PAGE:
Album Review of 50 by Michael Chapman.
Release Date: Jan 20, 2017
Record label: Paradise of Bachelors
Few musicians hold off until they’re well past the official retirement age before creating their masterpiece. Michael Chapman may just have done that with the spellbinding 50, named in recognition of both the number of years the 75-year old has frequented the road and the approximate number of releases in his marathon back catalogue. The Leeds-born guitar alchemist and songwriter hasn't always had the smoothest of rides.
An American record with a gruff Yorkshire burr at its heart takes nerve to pull off. But, throughout his five decades of recording and touring, veteran guitarist and songwriter Michael Chapman has resolutely ploughed his own furrow through the strictures of folk song and abstraction. From the raggedness of early Harvest label classics such as Rainmaker and Fully Qualified Survivor, to more recent experimental outings like metallic drone masterpiece The Resurrection And Revenge Of The Clayton Peacock and the acutely minimalist Pachyderm, Chapman has remained steadfastly himself.
50 serves a number of roles in Michael Chapman’s gargantuan catalog, which encompasses nearly that many albums. As the title suggests, it is a commemorative album, in this case marking half a century as a performing artist. In 1966, the young guitar player finagled his way into a show at a Cornwall jazz club, an unknown talent who turned his audition into a residency.
In the press release that accompanies Michael Chapman's 2017 album 50, the iconic British guitarist refers to it as his "American album. " While the material does sound less idiosyncratically British than much of Chapman's body of work, 50 could be more accurately described as his indie rock album. He's best known as a master of the acoustic guitar, but on these sessions, the dominant instrument is the electric guitar of Steve Gunn, who also produced the sessions.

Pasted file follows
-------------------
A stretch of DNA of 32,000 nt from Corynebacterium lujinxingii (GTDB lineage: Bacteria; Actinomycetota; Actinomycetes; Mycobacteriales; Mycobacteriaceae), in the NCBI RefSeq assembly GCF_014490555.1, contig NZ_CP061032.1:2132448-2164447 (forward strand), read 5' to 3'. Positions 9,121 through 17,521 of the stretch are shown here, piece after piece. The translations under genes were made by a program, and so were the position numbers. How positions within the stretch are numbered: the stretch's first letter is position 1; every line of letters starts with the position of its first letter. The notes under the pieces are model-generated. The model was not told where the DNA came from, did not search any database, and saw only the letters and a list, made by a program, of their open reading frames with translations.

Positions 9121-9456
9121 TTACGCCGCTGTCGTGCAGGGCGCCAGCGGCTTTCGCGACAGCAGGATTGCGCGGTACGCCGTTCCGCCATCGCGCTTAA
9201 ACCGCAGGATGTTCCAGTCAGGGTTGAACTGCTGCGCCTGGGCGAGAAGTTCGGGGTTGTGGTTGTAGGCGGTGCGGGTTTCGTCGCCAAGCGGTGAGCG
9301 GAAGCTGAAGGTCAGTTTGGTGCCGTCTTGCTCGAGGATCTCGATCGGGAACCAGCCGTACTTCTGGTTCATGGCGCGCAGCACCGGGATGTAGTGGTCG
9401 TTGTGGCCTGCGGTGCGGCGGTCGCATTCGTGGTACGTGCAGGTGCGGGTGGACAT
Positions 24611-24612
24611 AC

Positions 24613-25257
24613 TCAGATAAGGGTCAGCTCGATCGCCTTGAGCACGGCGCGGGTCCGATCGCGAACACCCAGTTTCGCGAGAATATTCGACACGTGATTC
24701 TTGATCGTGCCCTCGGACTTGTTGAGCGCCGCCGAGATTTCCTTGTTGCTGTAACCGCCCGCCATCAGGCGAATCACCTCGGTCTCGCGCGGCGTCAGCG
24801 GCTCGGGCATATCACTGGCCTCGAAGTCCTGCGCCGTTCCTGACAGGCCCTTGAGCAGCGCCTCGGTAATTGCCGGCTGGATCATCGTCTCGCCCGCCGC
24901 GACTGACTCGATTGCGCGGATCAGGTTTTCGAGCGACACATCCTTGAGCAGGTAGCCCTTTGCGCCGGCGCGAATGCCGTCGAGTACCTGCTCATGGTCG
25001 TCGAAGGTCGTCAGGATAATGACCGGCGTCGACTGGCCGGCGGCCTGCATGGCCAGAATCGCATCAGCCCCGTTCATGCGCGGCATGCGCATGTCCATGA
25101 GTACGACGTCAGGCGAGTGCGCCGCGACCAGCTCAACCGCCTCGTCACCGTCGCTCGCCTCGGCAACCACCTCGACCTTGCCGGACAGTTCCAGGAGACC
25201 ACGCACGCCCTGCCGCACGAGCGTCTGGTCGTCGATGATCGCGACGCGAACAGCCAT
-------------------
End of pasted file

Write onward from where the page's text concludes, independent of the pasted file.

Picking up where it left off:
The Upshot: Five decades on, the guitar virtuosos revisits worn-in groves and tests some new ones, demonstrating his resonance with a younger generation of folk interpreters while showcasing a connection with a contemporary icon. Michael Chapman celebrates 50 years of making music and touring here, dusting off some old songs, writing a few new ones, and inviting a gang of new jack American Primitives (Steve Gunn, Nathan Bowles, James Elkington, Jimmy SeiTang) and one 1970s folk contemporary (Bridget St. John) from the admirers’ circle into the studio.
Michael Chapman—50 (Paradise of Bachelors)Michael Chapman’s never been a guy to get too fancy, and he’s not going to start now. This album, whose release date falls half a week before his 76th birthday, signals 50 years of making a living with his guitar and some songs. To celebrate the occasion, he’s indulged in a bucket list project — to make an album in America with an American band.Quite sensibly, he did it with people who have toured and jammed with him, and along the way have showed plenty of empathy for what he does.